Tuesday 16 October 2018

Science and the Arts –  Two faces of the same coin

Pictured above: An artist’s impression of the giant mouse at Triton Square in Valletta

Want to push a mouse around Valletta? Trigger an artwork with your body? You can head to our capital Valletta on Friday 28th September and join in the fun and empowerment of the science and arts festival: Science in the City 2018 – European Researchers’ Night, between 6pm and midnight

At Triton Square, three larger than life interactive installations – Of Mice, Carbon and Tritons – will be displayed to engage with visitors: a giant computer mouse, a virtual sculpture, and an interactive art piece. “This specific project is a collaboration between the University of Malta, Valletta 2018 Foundation and University of Applied Arts, Vienna. It embodies the core values of the festival in creating relationships across disciplines, and fusing science with the arts to entertain and educate in a uniquely engaging way,” said Dr Edward Duca, Manager Science in the City. 

‘Pushing the Mouse’ by artists Michael Bachhofer and Stefan Resch and researcher Marthese Borg, is a giant computer mouse that visitors can push around the Triton Fountain. Another installation will be a high-tech augmented reality experience called The Fourth Triton designed by Matthew Attard and Matthew Galea in collaboration with University of Malta researchers Dr Vanessa Camilleri (Faculty of ICT) and Professor Ian Thornton. This unique structure can be accessed from your smartphone and visitors can see the virtual artworks brought to life.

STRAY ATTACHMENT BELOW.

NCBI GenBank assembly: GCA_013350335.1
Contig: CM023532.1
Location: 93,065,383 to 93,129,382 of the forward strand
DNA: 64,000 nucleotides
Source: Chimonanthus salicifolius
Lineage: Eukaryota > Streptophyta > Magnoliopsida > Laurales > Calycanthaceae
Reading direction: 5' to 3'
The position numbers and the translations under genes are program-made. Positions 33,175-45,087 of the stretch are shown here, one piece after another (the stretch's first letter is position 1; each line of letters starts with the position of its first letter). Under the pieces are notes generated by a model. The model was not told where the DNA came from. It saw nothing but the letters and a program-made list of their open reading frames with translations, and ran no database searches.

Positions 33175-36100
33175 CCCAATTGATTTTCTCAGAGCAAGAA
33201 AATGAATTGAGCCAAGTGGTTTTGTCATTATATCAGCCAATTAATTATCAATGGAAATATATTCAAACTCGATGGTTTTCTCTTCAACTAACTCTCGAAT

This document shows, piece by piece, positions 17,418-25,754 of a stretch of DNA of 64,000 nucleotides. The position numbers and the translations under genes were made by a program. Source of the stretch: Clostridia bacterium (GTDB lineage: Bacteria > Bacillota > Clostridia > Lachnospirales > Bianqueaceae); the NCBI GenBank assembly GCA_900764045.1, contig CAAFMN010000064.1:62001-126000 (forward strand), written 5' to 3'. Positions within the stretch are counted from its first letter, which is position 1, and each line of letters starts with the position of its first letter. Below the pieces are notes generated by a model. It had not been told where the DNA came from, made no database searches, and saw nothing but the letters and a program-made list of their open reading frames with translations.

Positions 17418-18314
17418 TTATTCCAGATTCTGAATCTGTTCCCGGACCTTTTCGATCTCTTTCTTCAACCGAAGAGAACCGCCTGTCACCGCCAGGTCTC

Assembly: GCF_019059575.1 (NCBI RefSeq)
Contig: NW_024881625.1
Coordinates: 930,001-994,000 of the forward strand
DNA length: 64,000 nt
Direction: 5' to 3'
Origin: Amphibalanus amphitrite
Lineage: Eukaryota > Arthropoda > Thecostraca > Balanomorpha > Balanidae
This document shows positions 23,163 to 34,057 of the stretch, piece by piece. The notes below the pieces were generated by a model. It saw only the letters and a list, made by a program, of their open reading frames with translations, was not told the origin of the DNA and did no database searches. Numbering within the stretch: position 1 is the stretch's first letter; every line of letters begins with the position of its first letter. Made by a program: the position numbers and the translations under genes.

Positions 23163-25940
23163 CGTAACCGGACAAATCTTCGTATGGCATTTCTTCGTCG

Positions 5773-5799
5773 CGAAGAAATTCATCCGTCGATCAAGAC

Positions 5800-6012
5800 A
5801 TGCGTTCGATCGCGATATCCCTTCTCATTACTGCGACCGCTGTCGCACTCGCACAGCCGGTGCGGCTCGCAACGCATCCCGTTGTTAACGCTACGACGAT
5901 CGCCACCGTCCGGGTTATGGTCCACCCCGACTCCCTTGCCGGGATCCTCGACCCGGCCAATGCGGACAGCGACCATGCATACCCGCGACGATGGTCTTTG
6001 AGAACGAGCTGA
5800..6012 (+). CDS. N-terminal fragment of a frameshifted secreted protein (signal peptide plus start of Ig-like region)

Reforming Carbon, an artwork inspired by Malta’s rich heritage will also transform St George’s Square and is triggered by your body, created by Daniela Brill Estrada and Guadalupe Aldrete and researchers Dr Ing. John Betts, Dr Catriona Brogan and Rowan McLaughlin.

The Malta Chamber of Scientists has joined forces with Creativity for Life and the Inspire Foundation in a Creative Communities project to build Ekologija. These three kaleidoscopic installations are the work of Inspire students, who learned about the local flora and fauna from the biologists themselves. Artists Liliana Fleri Soler and Gabriella Agius, and Inspire’s therapists guided the students in sculpting, sticking, moulding and painting, a myriad of organisms. Look out for this installation at the corner of Republic and St John’s Street. 

Wiki Loves Monuments, an annual international photographic competition organised by Wikimedia groups and chapters, and Magna Żmien, another Valletta 2018 project, will be held at Spazju Kreattiv. Magna Zmien is aiming to preserve and provide access to local historic content from the past century that has been captured on analogue sound and image equipment by Maltese. 

Visitors can explore the different layers of the Mediterranean seabed at Hoss fl-Ilma, a fusion of geoscience, electro-acoustic music and an interactive art piece on the stairs leading to Hastings. 

The National Museum of Archaeology will be opening its doors to a discussion on conservation science through an excellent case study of the Gran Salon project. Sessions will be held on the hour between 7pm and 10pm.

The Science in the City festival—European Researchers’ Night is funded by the Marie Skłodowska-Curie Actions of the Horizon 2020 Program (H2020, 2014–2020) of the EU.  The consortium is led by the University of Malta, Malta Chamber of Scientists and the University’s Research Trust (RIDT), in partnership with Valletta 2018, Parliamentary Secretary for Financial Services, Digital Economy and Innovation, MCAST, Esplora, JUGS Ltd, Studio 7, BPC International, GSD Marketing Ltd, Aquabiotech Ltd, MEUSAC, PBS, Spazju Kreativ, Pjazza Teatru Rjal, Valletta Local Council, Notte Bianca, Melita, More or Less Theatre, Transport Malta and Arts Council Malta. 

The programme can be viewed on www.scienceinthecity.org.mt or follow the festival on Facebook for regular updates: www.facebook.com/ScienceInTheCityMalta.

 

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